Whether or not you choose to age your cigars – in a humidor, a tupperdor, an igloodor, or a ziplock freezer bag — is strictly a matter of personal choice. Cigars are like wines – some people like the simple bright taste of the latest Beaujolais Nouveau, while others favor the deep, rich flavor of a vintage Cabernet Sauvignon. It’s a matter of taste – YOURS.
The tobacco in most premium cigars is aged up to 2 years. High-end premium tobacco is often 3 years old and some ultra-special blends use tobacco that’s been aging for more than a decade.
After receiving the leaves from the growers, the best manufacturers will roll cigars and then hold them (now rolled) for another 1-2 years before shipping. It’s unfortunate that many cigars are in such demand that manufacturers ship them directly off the roller’s tables, without the critical “post-rolling” rest period.
Then it’s up to the distributors, the tobacconists and YOU to take the time to age or mature them – two different processes.
‘Green cigars,’ those that have been brought to market with no aging by the manufacturer need to go through a short-term maturation process for 3-4 weeks. This allows the blending of filler leaves to occur and the taste to stabilize. After about a month, the stogies may be ready to go.
Other aficionados will squirrel away their stogies and age them for 5 years, 6 years, even 20 years before smoking them. (Think of a wine cellar for stogies). Fans of aging say that the process smoothes away any rough edges in the taste and brings out the best in the tobacco.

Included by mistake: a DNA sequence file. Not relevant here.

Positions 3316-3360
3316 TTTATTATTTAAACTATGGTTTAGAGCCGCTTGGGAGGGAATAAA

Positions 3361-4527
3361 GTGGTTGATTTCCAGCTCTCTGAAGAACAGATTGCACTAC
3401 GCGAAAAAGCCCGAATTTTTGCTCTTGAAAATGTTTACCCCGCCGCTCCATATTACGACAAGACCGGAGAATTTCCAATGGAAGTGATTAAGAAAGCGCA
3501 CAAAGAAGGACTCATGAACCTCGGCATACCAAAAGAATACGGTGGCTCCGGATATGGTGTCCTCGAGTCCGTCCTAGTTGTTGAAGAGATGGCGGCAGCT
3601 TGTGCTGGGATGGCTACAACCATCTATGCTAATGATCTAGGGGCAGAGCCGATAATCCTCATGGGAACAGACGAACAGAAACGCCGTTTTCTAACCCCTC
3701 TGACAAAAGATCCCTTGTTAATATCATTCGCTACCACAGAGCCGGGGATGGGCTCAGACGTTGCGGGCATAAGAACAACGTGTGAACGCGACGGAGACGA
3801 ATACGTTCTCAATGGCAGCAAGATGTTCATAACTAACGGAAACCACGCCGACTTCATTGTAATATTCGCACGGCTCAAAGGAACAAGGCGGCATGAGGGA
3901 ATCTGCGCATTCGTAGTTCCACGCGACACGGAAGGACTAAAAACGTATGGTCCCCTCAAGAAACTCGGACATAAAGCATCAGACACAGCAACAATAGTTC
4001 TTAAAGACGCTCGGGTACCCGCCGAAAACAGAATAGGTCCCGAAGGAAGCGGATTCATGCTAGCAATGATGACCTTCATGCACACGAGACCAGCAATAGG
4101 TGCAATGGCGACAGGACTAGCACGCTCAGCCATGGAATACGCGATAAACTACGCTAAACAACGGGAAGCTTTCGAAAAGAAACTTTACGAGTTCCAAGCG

In Europe countries, and particularly in Great Britain, where it’s called ‘laying down a cigar,’ aging is a time-honored practice. The North American continent is just starting to embrace the practice.
HOW LONG, OH LORD, HOW LONG?
• 3 weeks stabilizes the mechanical tensions and moisture of a cigar, making it smoke better, particularly if it was shipped ‘green’
• 3 months allows the oils to begin their natural dissipation so that the flavors of the blend ‘marry’
• 3 years (in a temperature/humidity controlled environment) allows some more complex chemical processes of true aging to take place, creating deep, rich and subtle layers of flavor
• Beyond 3 years – Carefully stored, cigars just keep getting better and better
Several factors contribute to whether or not you should leave your cigars in their wrappers for aging. Aging is a complex process involving oxidation, the blending of essential oils and other chemical changes.
Note: The end of the cello is never sealed, it’s just folded over. This allows the ambient humidity to slowly infiltrate the cigar, but keeps out intruders like mold or the dreaded tobacco bugs.
If you’re aging a number of types of cigars in a humidor without compartments, you’re better off leaving the wrappers on. Wrappers can impede your spicy Jamaicans from overwhelming you mild Dominicans and other ‘hostile takeovers.’
You’re better off leaving them in their wrappers for another reason. If you’re aging your cigars alongside your ‘daily smokes,’ you’ll be exposing them to outside air every time you reach for another stogie. With the air, the essential oils will be affected along with the flavor of the cigars.
Keeping the cello on also slows down the transfer of humidity, the bane of cigars everywhere. Wrapped cigars remain more stable – even with opening and closing the humidor frequently.
Now, if you’re only keeping one or two similar brands in your humidor, you might consider letting them ‘go naked.” Removing the wrappers will results in a “mass marriage” as the chemical processes blend aspects of all the cigars. This approach will give the cigars a greater overall consistency of flavor, but will not significantly affect any individual cigar.